Campus, News

FitRec reopens for Spring semester

Boston University’s Fitness and Recreation Center reopened Friday. SHANNON DAMIANO/ DAILY FREE PRESS STAFF

Boston University’s Fitness and Recreation Center opened its doors for the Spring semester Friday.

Reservations — which can be made up to three days in advance — are required for recreational gym use. Students can reserve one time slot per day for a 90-minute session.

FitRec will continue to operate with COVID-19 restrictions that were followed last semester. The badminton, squash, volleyball and basketball courts have been suspended indefinitely, as have the rock climbing wall and the track and tennis center.

“The same safety protocols are in place this semester as were in place fall 2020,” Kris Covarrubias, assistant director of marketing and communications for FitRec, wrote in an email.

Precautions in place include mask wearing at all times, social distancing and no access to showers and lockers. Students are asked to come dressed to work out and able to present their green Healthway badge confirming their COVID-19 testing compliance.

“Staff are in place throughout the facility to ensure compliance with protocols,” Covarrubias wrote.

David Tran, a freshman in the College of Arts and Sciences, said he was opposed to the reopening of the gym.

“I think they should stay closed,” Tran said. “They’re doing their best, but I think it depends on who’s there, the amount of people.”

He said he had been to the facility in the Fall, but he would not feel comfortable going back this Spring, despite the continued safety precautions.

“It’s not because of BU or the FitRec, it’s just because there’s an increase in COVID cases,” Tran said. “That’s the only reason.”

College of General Studies freshman Ronald Freeman-Carter said he felt “indifferent” about the reopening because it doesn’t not personally affect him.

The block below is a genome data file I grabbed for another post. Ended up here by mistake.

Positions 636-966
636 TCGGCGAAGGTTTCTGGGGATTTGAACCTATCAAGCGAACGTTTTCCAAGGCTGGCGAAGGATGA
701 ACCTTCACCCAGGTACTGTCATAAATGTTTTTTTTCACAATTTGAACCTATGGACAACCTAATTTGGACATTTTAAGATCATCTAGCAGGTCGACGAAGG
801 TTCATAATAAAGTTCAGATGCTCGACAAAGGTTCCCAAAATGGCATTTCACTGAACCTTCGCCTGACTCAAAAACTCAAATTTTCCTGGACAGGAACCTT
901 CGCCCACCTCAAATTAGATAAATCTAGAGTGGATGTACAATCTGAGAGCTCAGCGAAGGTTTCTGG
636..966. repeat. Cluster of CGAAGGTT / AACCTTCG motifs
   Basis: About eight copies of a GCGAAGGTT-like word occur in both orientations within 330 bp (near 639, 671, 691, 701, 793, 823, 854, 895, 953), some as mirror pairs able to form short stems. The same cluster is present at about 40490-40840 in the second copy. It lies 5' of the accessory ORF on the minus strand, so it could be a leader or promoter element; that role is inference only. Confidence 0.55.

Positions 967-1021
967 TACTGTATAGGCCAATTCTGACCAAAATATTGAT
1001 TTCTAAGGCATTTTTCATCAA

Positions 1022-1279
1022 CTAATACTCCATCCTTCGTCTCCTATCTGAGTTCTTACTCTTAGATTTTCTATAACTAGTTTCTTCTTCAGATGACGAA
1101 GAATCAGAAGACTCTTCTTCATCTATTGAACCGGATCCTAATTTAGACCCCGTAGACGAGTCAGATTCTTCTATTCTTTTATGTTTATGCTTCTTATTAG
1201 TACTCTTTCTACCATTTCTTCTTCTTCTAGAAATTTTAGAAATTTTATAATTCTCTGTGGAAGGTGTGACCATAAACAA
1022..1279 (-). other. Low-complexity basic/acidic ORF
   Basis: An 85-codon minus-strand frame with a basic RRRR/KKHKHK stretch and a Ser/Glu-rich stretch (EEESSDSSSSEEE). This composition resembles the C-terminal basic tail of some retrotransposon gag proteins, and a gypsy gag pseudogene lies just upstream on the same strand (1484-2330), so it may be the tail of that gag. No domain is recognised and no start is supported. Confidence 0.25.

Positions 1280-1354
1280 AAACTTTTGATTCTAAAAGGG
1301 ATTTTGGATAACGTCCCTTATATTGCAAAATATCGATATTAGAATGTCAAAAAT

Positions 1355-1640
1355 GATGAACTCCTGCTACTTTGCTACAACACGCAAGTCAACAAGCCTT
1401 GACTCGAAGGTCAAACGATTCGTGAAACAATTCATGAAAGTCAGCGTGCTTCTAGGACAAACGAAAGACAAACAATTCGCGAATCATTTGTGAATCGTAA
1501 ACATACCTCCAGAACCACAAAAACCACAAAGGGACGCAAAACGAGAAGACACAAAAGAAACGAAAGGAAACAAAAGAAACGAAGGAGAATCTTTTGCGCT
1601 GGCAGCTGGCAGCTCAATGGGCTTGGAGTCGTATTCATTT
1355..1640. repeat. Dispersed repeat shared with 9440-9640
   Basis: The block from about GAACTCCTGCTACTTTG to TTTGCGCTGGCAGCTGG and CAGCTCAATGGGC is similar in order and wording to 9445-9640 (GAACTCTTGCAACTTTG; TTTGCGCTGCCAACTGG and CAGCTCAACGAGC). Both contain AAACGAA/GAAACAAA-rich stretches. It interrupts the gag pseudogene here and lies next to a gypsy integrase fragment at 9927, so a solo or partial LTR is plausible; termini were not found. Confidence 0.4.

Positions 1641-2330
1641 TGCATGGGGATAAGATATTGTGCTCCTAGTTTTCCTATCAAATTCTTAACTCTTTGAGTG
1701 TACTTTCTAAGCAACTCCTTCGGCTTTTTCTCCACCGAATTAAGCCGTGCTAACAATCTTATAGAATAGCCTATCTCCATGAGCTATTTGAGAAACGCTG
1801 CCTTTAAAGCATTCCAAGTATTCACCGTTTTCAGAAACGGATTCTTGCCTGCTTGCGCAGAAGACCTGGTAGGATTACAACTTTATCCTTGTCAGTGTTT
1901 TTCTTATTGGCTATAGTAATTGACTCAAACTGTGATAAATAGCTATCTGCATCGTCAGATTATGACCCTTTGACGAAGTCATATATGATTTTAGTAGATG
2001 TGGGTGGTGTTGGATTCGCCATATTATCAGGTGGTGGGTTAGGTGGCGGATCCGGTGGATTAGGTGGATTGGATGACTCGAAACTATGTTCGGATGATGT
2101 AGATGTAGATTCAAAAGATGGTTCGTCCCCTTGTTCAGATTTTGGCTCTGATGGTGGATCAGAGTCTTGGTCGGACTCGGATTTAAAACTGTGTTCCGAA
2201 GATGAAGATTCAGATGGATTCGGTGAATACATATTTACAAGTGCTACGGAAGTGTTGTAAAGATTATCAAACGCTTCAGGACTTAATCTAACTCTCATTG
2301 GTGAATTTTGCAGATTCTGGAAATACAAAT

“Given the weather and stuff and then the protocol,” Freeman-Carter said, “it seems kind of unnecessary for something I could probably just do in my dorm. The risk is not really … worth it.”

Freeman-Carter said reopening may not be the most optimal decision for trying to curb the spread of the virus.

“It seems kind of counterproductive because obviously there’s way more cases than at the start of 2020,” he said. “You’d think you’d want to keep that stuff closed until we see a decrease.”

Covarrubias wrote the facility opened as soon as state, city and University public health guidance allowed, and was not linked to the spread of cases last semester.

“We had no outbreaks or clusters of positive cases related to FitRec programs in the fall,” she wrote.

The decision to reopen in the Fall and Spring was made under the direction of multiple advisory groups, Covarrubias wrote.

“There continues to be a variety of university groups reviewing and approving reopening plans with the goal of developing and maintaining a safe environment for the BU community,” she wrote.

Manav Gagvani, a freshman in the Questrom School of Business, said he felt FitRec’s safety precautions are adequate.

“I don’t think they can do anything more than that,” he said.

Gagvani said he is less concerned with going to the gym now that he is on campus because “everyone’s in their own shelters.” He added that other facilities, such as the badminton and basketball courts, should also be reopened.

“I feel like they should open everything up if they’ve just opened the gym as well,” Gagvani said. “They might as well open everything.”

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